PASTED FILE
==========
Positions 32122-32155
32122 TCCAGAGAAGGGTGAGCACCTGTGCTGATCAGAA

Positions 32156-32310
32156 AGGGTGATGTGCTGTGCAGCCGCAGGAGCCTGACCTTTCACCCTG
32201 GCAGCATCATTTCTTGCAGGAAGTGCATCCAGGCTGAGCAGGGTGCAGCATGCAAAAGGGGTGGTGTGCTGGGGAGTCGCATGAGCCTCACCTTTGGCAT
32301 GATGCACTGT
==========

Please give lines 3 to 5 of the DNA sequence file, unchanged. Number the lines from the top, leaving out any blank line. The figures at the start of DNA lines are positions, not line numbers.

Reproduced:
Positions 32156-32310
32156 AGGGTGATGTGCTGTGCAGCCGCAGGAGCCTGACCTTTCACCCTG
32201 GCAGCATCATTTCTTGCAGGAAGTGCATCCAGGCTGAGCAGGGTGCAGCATGCAAAAGGGGTGGTGTGCTGGGGAGTCGCATGAGCCTCACCTTTGGCAT